Ways To Keep Expenses Down On The Road?

Topic 19708 | Page 1

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Redleg 69's Comment
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Ok, getting ready to get back into OTR after a long Hiatus So I know many things have changed , Prices on everything in truckstops went way up since I was out on the road before . SO what ways do you use to save money while out on the road . Myself I used to use a cooler, lunchmeats, PB&J and being ex military I had MRE's I kept on hand etc. Also Had Canned meats like Vienna Sausages etc.. Now I wasn't a 3 meal a day person but I did like to get at least one HOT meal a day because it helped me unwind from day on the road and definitely heard some quite "entertaining" conversations during my 1 hot a day .

I used to take 2 weeks worth of clothes out on road with me to try and NOT pay the damn laundromat fees at the truckstops but I found out that once i switched from running van to flatbed work it was pretty hard to keep them from getting really stinky IE getting soaked in rain tarping, mud, grease etc.. So I always ended up spending the damn money for laundromat fees.

OTR:

Over The Road

OTR driving normally means you'll be hauling freight to various customers throughout your company's hauling region. It often entails being gone from home for two to three weeks at a time.

Susan D. 's Comment
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Most places let you use points for laundry, but I generally just do mine at home or at a company terminal for free.

I keep a portable freezer and cook 90% of my own meals.

Terminal:

A facility where trucking companies operate out of, or their "home base" if you will. A lot of major companies have multiple terminals around the country which usually consist of the main office building, a drop lot for trailers, and sometimes a repair shop and wash facilities.

Reaper's Comment
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Get a crockpot. You can do cheap meals in that while you drive. Slow cook beans, steam veggies, stews, whatever really.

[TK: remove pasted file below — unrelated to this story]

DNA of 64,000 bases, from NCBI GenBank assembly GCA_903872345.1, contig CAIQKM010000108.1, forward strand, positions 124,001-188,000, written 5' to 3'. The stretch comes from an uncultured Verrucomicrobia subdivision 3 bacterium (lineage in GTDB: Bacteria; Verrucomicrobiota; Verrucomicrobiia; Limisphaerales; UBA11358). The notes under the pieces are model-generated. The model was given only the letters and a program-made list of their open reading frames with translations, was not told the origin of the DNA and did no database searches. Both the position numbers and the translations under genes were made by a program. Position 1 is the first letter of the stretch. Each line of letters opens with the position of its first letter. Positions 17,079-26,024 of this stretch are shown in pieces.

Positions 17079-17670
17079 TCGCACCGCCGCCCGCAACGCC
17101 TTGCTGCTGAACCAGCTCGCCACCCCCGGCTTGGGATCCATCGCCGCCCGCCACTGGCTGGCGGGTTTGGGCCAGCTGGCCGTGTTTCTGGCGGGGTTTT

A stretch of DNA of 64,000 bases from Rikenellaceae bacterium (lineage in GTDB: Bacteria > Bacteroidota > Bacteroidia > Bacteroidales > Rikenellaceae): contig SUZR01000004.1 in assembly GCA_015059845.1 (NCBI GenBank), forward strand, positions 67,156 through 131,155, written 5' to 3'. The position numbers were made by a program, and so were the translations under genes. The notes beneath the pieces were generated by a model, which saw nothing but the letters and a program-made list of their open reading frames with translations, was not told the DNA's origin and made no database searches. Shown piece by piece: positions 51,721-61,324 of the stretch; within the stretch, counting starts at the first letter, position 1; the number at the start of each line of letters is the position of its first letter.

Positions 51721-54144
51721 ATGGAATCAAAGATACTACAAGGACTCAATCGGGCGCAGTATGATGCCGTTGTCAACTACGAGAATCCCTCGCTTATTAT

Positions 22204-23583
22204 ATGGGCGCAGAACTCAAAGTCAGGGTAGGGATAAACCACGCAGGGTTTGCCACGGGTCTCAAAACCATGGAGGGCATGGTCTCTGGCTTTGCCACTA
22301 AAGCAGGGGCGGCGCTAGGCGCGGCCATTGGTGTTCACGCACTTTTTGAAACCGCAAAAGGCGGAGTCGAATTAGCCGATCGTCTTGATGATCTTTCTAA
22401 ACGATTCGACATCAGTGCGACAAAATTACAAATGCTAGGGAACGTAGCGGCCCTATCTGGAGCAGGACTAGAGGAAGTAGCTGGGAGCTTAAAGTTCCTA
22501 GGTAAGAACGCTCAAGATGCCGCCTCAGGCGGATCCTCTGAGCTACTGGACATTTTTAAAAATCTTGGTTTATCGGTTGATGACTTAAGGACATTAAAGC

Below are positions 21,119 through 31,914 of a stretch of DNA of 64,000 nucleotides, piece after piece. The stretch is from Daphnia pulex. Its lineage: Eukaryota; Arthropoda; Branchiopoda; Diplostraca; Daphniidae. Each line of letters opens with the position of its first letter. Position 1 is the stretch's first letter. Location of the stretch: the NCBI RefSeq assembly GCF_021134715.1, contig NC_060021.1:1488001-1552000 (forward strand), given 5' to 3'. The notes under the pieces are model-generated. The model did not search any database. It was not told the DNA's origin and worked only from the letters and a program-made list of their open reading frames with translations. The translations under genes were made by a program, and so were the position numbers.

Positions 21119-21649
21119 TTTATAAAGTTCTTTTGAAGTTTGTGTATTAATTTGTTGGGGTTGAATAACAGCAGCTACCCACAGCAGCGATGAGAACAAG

Haze Gray 's Comment
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I use a French press for coffee and make my own in the truck using the hot water spigot at the coffee area in the truck stops (it's free) for water. The press requires no electricity. The press cost me $17 and a can or bag of good coffee (I don't compromise on coffee ) costs me about $8 but lasts me over two weeks. I just use the sugar and creamers at the TS's as well so no money spent there. I use a small electric skillet ($24) which will cook or steam virtually everything from hot dogs to chicken fried rice. I have an inverter which will be needed to run your 110v appliances. If you have an inverter, a dorm sized fridge is a must to preserve food and save on ice for coolers. If not, try to utilize free ice opportunities (at your terminal's drivers lounges, etc.). Ice costs add up quick in a cooler, so the fridge is worth its weight in gold. Water is always free at most truck stops so I just fill up one of those huge fountain cups at every fill-up and overnight stays. Showers are easily accessible and free with your fuel rewards cards. Most truckers never need to pay for showers. Laundry will always be cheaper at home, so pack enough to last you to your next home time. I use dark colored work pants/cargo shorts mostly because of durability and work shirts to allow me to wear them two days in a row ( not the underwear or socks, got to change those daily lol). I am a dry van hauler, but I wouldn't do this if you are flatbed, etc. because you'll never be able to make them work for more than a day.

Terminal:

A facility where trucking companies operate out of, or their "home base" if you will. A lot of major companies have multiple terminals around the country which usually consist of the main office building, a drop lot for trailers, and sometimes a repair shop and wash facilities.

Dry Van:

A trailer or truck that that requires no special attention, such as refrigeration, that hauls regular palletted, boxed, or floor-loaded freight. The most common type of trailer in trucking.

HOS:

Hours Of Service

HOS refers to the logbook hours of service regulations.
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